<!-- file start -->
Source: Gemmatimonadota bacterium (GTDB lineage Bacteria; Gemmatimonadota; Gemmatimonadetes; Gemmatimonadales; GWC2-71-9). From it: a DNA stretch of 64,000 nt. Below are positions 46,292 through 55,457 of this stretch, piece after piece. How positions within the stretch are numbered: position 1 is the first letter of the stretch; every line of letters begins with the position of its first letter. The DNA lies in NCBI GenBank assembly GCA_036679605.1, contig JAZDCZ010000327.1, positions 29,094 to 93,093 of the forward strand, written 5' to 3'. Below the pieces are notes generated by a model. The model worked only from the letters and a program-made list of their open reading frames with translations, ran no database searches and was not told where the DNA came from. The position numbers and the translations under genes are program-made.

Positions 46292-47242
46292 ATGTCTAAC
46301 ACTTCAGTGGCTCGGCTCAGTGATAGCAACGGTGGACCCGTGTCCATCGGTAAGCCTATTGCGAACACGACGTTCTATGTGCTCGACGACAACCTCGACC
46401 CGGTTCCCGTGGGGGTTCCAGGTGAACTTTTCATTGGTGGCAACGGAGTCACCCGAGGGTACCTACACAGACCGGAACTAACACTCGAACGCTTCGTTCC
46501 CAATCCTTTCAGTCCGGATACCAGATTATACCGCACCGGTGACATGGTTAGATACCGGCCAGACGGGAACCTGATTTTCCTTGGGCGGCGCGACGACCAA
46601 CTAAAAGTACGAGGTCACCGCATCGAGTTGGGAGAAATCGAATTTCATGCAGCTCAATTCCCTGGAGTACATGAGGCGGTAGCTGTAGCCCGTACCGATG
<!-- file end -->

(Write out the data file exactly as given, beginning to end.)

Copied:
Source: Gemmatimonadota bacterium (GTDB lineage Bacteria; Gemmatimonadota; Gemmatimonadetes; Gemmatimonadales; GWC2-71-9). From it: a DNA stretch of 64,000 nt. Below are positions 46,292 through 55,457 of this stretch, piece after piece. How positions within the stretch are numbered: position 1 is the first letter of the stretch; every line of letters begins with the position of its first letter. The DNA lies in NCBI GenBank assembly GCA_036679605.1, contig JAZDCZ010000327.1, positions 29,094 to 93,093 of the forward strand, written 5' to 3'. Below the pieces are notes generated by a model. The model worked only from the letters and a program-made list of their open reading frames with translations, ran no database searches and was not told where the DNA came from. The position numbers and the translations under genes are program-made.

Positions 46292-47242
46292 ATGTCTAAC
46301 ACTTCAGTGGCTCGGCTCAGTGATAGCAACGGTGGACCCGTGTCCATCGGTAAGCCTATTGCGAACACGACGTTCTATGTGCTCGACGACAACCTCGACC
46401 CGGTTCCCGTGGGGGTTCCAGGTGAACTTTTCATTGGTGGCAACGGAGTCACCCGAGGGTACCTACACAGACCGGAACTAACACTCGAACGCTTCGTTCC
46501 CAATCCTTTCAGTCCGGATACCAGATTATACCGCACCGGTGACATGGTTAGATACCGGCCAGACGGGAACCTGATTTTCCTTGGGCGGCGCGACGACCAA
46601 CTAAAAGTACGAGGTCACCGCATCGAGTTGGGAGAAATCGAATTTCATGCAGCTCAATTCCCTGGAGTACATGAGGCGGTAGCTGTAGCCCGTACCGATG